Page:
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Publication numberUS20030140811 A1
Publication typeApplication
Application numberUS 10/315,504
Publication dateJul 31, 2003
Filing dateDec 10, 2002
Priority dateDec 14, 2001
Also published asCA2470085A1, CN1605014A, EP1461580A2, WO2003051794A2, WO2003051794A3, WO2003051794A9
Publication number10315504, 315504, US 2003/0140811 A1, US 2003/140811 A1, US 20030140811 A1, US 20030140811A1, US 2003140811 A1, US 2003140811A1, US-A1-20030140811, US-A1-2003140811, US2003/0140811A1, US2003/140811A1, US20030140811 A1, US20030140811A1, US2003140811 A1, US2003140811A1
InventorsFrank Bone
Original AssigneeGeneral Dynamics Ordnance & Tactical Systems, Inc.
Export CitationBiBTeX, EndNote, RefMan
External Links: USPTO, USPTO Assignment, Espacenet
Medium caliber high explosive dual-purpose projectile with dual function fuze
US 20030140811 A1
Abstract
A multi-mode fuze for a munition has at least one sensor that generates an electrical output dependent on a rate of deceleration when the munition impacts a target, a logic circuit electrically coupled to the at least one sensor effective to discriminate between a soft target and a hard target dependent on the electrical output and a fuze that transmits a detonation signal to an initiating explosive to thereby detonate the munition. The detonation signal is transmitted at a time dependent on target discrimination. The multi-mode fuze of the invention may be incorporated into an explosive projectile that includes an aerodynamically shaped metallic casing, an explosive contained within the metallic casing and an initiating explosive contacting the explosive. The multi-mode fuze communicates with the initiating explosive to trigger detonation of the explosive either on impact with a hard target or following a delay on impact with a soft target.
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Claims(21)
We claim:
1. A multi-mode fuze for a munition, comprising:
at least one sensor that generates an electrical output dependent on a rate of deceleration when said munition impacts a target;
a logic circuit electrically coupled to said at least one sensor effective to discriminate between a soft target and a hard target dependent on said electrical output; and
a fuze that transmits a detonation signal to an initiating explosive to thereby detonate said munition, said detonation signal being sent at a time dependent on target discrimination.
2. The multi-mode fuze of claim 1 wherein said at least one sensor is a single piezoelectric crystal and said electrical output is a voltage that is dependent on said rate of deceleration.
3. The multi-mode fuze of claim 2 wherein said logic circuit determines that if said voltage is less than 3 volts, a soft target has been impacted.
4. The multi-mode fuze of claim 1 wherein said at least one sensor is an accelerometer and said electrical output is a voltage that is dependent on said rate of deceleration.
5. The multi-mode fuze of claim 4 wherein said accelerometer is MEMS device.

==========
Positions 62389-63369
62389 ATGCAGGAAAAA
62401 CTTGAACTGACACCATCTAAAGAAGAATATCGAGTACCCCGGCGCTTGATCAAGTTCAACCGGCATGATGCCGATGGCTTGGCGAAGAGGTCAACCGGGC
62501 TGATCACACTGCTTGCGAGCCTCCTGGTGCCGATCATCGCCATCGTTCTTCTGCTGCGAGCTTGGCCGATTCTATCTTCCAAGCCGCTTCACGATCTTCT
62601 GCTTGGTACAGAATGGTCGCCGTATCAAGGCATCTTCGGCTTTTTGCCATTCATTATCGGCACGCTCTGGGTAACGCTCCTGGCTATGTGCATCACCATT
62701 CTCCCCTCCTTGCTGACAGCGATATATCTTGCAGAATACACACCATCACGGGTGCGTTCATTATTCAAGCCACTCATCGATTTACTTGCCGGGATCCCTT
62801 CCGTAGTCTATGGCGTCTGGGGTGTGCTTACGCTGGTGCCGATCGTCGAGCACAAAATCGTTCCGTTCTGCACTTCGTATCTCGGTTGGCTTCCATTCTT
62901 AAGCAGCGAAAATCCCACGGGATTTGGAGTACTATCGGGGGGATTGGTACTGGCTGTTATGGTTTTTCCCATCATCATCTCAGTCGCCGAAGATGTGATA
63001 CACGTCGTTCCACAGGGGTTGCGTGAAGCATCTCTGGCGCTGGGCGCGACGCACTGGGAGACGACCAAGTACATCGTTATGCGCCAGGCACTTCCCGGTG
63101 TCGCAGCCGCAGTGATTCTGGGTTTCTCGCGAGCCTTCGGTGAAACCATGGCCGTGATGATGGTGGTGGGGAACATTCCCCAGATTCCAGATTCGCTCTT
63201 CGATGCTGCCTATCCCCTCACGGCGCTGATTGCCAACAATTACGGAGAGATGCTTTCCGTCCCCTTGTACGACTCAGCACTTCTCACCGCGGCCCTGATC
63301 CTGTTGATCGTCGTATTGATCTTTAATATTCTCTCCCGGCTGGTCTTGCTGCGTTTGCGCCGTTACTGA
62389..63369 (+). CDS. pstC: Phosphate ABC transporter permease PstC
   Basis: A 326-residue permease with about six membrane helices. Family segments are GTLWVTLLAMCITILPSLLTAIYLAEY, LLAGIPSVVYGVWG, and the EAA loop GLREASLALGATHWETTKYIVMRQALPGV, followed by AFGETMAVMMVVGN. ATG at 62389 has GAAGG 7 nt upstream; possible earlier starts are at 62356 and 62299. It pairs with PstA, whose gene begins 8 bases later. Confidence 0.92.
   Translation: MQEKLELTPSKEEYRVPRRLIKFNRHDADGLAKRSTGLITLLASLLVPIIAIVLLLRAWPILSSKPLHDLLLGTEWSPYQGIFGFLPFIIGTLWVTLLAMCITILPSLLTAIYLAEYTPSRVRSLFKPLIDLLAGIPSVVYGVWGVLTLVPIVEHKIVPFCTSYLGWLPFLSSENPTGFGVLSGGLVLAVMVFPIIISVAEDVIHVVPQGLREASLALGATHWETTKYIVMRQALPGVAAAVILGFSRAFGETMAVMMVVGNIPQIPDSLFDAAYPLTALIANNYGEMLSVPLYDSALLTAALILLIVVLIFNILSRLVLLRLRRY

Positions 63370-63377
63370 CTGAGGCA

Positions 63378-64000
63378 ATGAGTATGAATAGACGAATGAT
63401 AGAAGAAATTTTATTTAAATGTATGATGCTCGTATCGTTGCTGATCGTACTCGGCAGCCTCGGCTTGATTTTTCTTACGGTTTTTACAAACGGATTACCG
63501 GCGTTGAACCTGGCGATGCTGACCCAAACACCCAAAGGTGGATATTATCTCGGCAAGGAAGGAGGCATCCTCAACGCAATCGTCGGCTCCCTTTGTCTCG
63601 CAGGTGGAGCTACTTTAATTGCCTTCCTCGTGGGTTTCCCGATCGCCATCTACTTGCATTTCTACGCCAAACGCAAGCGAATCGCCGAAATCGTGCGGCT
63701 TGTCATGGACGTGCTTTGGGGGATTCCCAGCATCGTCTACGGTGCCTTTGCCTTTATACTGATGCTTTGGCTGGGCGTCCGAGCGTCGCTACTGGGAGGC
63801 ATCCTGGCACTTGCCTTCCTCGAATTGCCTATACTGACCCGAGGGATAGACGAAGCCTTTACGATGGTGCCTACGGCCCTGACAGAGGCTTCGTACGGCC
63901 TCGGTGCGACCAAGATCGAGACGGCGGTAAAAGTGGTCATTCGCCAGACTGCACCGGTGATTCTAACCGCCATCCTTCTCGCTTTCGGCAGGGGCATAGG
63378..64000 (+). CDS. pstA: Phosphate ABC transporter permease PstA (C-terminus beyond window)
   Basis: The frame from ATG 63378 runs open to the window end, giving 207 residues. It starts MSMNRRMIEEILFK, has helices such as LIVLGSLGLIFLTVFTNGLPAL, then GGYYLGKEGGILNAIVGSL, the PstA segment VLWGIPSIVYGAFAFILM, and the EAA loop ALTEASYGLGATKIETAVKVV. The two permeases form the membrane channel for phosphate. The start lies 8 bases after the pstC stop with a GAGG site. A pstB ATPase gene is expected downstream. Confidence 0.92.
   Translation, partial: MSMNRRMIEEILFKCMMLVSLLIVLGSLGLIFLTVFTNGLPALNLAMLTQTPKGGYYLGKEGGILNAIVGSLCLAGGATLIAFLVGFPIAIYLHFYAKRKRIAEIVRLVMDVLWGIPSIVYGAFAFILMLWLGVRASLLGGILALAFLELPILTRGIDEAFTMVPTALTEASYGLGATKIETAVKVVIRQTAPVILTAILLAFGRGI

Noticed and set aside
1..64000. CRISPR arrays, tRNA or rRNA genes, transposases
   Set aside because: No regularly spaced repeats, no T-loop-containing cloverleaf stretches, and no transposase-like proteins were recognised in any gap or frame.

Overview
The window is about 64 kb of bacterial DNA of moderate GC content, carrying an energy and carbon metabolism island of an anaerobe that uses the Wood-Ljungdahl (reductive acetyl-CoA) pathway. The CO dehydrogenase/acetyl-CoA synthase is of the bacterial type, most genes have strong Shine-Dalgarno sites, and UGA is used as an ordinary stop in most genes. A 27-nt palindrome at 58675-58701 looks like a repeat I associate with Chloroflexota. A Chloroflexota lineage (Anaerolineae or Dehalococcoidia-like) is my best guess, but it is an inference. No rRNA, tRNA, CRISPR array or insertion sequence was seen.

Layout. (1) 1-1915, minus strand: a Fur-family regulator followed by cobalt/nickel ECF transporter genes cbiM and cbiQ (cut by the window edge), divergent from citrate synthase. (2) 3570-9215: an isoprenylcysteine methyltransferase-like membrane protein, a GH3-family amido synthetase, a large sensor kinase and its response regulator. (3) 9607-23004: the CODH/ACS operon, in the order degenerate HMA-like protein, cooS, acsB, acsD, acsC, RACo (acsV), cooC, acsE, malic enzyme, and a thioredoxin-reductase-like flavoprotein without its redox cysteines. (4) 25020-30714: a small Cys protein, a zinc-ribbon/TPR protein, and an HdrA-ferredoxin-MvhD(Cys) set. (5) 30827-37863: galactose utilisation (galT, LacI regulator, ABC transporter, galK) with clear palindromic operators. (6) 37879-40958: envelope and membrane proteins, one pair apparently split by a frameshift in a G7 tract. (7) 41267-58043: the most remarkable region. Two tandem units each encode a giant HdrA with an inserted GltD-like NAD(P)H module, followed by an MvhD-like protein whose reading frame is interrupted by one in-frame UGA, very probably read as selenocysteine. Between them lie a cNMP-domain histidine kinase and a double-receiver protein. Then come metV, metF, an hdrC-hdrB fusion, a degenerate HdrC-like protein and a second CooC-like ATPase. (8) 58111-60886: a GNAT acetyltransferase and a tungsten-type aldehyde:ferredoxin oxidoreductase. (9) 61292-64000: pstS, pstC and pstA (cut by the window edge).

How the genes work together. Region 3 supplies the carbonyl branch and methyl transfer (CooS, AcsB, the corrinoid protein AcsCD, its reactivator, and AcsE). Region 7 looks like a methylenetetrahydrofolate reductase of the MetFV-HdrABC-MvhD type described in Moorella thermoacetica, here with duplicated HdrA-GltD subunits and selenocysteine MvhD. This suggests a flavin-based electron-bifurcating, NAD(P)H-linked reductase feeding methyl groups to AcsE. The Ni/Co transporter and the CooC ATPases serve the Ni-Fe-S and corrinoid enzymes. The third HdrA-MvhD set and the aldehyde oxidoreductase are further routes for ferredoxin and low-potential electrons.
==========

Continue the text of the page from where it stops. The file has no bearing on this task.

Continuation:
6. The multi-mode fuze of claim 1 wherein said at least one sensor is two sensors, a soft target sensor disposed closer to said target than a hard target sensor.
7. The multi-mode fuze of claim 6 wherein said soft target sensor and said hard target sensor are independently selected from the group consisting of piezoelectric crystals and mechanical switches.
8. The multi-mode fuze of claim 6 wherein said soft target sensor is actuated when a target is impacted sending a first electrical signal to said logic circuit and said hard target sensor and sends a second electrical signal to said logic circuit only if a hard target is impacted.
9. The multi-mode fuze of claim 8 wherein said logic circuit is programmed such that said second electrical signal overrides said first electrical signal.
10. An explosive projectile, comprising:
an aerodynamically shaped metallic casing;
an explosive contained within said metallic casing;
an initiating explosive contacting said explosive;
a multi-mode fuze communicating with said initiating explosive effective to trigger detonation of said explosive either on impact with a hard target or following a delay on impact with a soft target.
11. The explosive projectile of claim 10 wherein said multi-mode fuze is disposed forward of said explosive.
12. The explosive projectile of claim 10 wherein said multi-mode fuze is disposed rearward of said explosive.
13. The explosive projectile of claim 10 wherein said multi-mode fuze includes a soft target sensor that is actuated when a target is impacted sending a first electrical signal to said logic circuit and a hard target sensor that sends a second electrical signal to said logic circuit only if a hard target is impacted wherein said soft target sensor is disposed closer to said target than said hard target sensor, a logic circuit electrically coupled to said at least one sensor effective to discriminate between a soft target and a hard target dependent on said electrical output and a fuze that transmits a detonation signal to said initiating explosive to thereby detonate said explosive.